• The Jamie Drake Equation by Christopher Edge
    A story about families, space and the Universe. Jamie’s Dad is an astronaut, transmitting to Earth from the NASA International Space Station. When visiting his local Observatory, Jamie picks up a strange signal on his phone – could it be evidence of alien life? When his Dad’s mission goes catastrophically wrong, Jamie holds a secret which just might get him back to Earth. This is a perfect blend of story-telling, science and mankind’s quest to ‘boldly go where no one has gone before.’
     
  • Instructions for a Second-hand Heart by Tamsyn Murray
    This book has a very deceptive cover in that this is not a love story. It is a book told from the two perspectives. Jonny is facing death, desperately in need of a heart transplant. Then one day he gets the call to say that a heart has been found – but of course, there are two sides to this story. Whilst Jonny’s life may be saved, another family is facing a terrible loss. Curiosity drives Jonny to find out more. This is Tamsyn Murray’s second book to be nominated for the Award: the last was My So Called Haunting in 2011.

  • Goldfish Boy by Lisa Thompson
    Matthew watches people. Imprisoned in his bedroom by a debilitating condition, he observes the coming and goings of the residents of the quiet road where he lives. So when a young child goes missing, Matthew has vital clues – but no-one will believe him. A great mystery story with lots of twists and surprises right to the end, it is perfect for fans of The London Eye Mystery and Smart.

Mrs Howarth added, “This has been the most hotly debated shortlist amongst the selection panel, both for which books to include and also for those which we had to omit. We’ve had to leave out some really great books this year but this means that we have a shortlist of fantastic books!”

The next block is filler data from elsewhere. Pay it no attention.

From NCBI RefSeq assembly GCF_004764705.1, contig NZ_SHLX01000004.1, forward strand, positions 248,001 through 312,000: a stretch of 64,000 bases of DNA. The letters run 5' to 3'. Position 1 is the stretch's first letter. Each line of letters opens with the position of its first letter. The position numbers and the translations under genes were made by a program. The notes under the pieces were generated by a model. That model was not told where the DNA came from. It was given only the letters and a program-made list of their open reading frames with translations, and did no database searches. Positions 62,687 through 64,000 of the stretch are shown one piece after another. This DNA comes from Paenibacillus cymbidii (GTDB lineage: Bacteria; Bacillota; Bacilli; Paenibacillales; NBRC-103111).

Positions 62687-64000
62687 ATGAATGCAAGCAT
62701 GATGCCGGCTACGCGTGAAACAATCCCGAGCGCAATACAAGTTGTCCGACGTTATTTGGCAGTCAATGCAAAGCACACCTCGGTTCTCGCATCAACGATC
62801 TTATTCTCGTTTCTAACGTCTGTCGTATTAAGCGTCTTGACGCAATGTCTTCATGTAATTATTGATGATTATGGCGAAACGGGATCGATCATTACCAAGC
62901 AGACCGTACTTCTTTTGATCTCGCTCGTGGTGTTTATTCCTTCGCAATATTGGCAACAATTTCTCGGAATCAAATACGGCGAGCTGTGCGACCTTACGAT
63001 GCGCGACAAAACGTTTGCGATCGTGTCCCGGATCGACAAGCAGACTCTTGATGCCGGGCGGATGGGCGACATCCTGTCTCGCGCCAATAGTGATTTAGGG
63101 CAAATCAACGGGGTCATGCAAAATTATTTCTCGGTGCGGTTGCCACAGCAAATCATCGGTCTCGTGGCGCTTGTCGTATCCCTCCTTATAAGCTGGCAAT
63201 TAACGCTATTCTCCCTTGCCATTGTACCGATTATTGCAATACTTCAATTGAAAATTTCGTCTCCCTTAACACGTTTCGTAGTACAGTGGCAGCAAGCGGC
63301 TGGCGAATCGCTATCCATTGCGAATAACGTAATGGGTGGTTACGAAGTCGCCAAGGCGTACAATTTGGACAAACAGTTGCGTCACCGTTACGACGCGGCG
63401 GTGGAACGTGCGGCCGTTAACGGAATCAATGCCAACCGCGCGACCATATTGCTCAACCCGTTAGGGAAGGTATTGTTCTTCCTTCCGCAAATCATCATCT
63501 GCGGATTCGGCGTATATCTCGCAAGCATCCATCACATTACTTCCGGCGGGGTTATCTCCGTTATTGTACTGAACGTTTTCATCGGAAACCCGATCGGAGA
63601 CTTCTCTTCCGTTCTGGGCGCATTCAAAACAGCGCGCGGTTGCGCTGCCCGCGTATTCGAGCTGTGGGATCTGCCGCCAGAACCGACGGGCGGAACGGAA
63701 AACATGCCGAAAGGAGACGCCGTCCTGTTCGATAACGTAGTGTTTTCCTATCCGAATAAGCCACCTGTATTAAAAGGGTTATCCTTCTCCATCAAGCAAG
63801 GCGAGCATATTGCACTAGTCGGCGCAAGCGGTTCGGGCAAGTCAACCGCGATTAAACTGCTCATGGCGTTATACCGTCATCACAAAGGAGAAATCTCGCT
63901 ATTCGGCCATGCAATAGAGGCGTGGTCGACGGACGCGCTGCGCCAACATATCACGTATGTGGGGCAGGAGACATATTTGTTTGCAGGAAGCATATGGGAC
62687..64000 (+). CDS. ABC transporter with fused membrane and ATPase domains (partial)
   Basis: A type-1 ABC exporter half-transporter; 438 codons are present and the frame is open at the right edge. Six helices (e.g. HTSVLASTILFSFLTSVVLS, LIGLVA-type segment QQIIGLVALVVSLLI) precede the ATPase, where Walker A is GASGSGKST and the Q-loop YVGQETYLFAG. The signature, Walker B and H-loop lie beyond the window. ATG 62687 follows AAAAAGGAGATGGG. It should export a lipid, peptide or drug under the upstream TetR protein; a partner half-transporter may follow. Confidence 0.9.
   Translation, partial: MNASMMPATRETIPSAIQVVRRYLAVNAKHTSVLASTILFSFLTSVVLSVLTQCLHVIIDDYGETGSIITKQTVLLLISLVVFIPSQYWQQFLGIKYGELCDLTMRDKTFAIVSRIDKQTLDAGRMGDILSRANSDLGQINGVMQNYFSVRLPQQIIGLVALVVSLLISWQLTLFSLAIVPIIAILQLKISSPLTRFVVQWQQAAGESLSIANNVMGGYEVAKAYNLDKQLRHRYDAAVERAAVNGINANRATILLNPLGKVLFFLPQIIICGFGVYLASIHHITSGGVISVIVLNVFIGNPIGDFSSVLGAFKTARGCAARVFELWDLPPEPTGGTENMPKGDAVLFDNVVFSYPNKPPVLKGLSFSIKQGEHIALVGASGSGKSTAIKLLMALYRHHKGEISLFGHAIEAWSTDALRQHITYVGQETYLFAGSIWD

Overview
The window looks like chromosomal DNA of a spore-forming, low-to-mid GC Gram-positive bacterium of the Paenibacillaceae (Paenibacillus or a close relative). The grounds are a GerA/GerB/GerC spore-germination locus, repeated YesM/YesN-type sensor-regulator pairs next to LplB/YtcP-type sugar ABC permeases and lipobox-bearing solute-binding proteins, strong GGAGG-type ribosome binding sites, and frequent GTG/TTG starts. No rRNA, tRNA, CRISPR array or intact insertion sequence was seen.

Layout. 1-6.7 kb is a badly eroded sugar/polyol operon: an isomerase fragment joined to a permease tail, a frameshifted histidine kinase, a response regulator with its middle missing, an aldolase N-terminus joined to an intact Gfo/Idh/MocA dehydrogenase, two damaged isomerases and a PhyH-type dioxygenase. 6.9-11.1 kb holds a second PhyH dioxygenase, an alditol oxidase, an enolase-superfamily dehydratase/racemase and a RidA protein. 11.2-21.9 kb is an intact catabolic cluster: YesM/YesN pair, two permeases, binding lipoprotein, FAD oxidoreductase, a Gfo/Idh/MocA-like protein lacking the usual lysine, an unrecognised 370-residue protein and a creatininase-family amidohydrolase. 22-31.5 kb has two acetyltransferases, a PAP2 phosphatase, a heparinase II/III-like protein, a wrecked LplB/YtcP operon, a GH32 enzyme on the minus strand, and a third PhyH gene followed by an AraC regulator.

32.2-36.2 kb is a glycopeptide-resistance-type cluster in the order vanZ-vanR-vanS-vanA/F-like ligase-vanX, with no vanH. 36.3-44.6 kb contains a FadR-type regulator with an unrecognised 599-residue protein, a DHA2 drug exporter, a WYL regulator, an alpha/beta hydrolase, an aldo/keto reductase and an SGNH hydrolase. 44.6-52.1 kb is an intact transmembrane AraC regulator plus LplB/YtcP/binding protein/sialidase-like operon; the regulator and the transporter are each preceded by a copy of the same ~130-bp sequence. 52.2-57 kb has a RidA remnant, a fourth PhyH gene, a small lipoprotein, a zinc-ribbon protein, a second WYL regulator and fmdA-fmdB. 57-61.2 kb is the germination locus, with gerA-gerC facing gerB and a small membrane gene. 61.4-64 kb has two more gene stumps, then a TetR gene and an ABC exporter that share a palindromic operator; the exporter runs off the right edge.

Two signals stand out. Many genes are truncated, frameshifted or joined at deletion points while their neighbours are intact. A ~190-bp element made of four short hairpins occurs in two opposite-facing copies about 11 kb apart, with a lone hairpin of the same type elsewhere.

There was lots of excitement at Bolon School, with boys and girls clamouring to buy or borrow copies of the books even at the end of the launch ceremony!

Pupils will now start to read and review the shortlist. They will be encouraged to follow the School’s Twitter feed @BoltonSchoolLib and the hashtag #BCFA2018 for updates throughout the year.

In May, young people across Bolton will vote for their favourite books and the winner will be announced at an Award Ceremony on 4 July. Pupils who attend will have the opportunity to meet the shortlisted authors, talk about their favourite books and enjoy workshops.

Around 20 secondary schools in and around Bolton annually take part in the Award. Last year, Beaumont Primary School participated for the first time, shadowing the Award and attending the Award Ceremony at the end of the year. Interested primary schools are encouraged to take part using a shorter list of books: please contact Mrs Howarth for more information (mhowarth@boltonschool.org).

The launch of the Bolton Children’s Fiction Award 2018 shortlist was a fitting end to a busy week of celebrating words, following European Day of Languages on Tuesday and National Poetry Day on Thursday.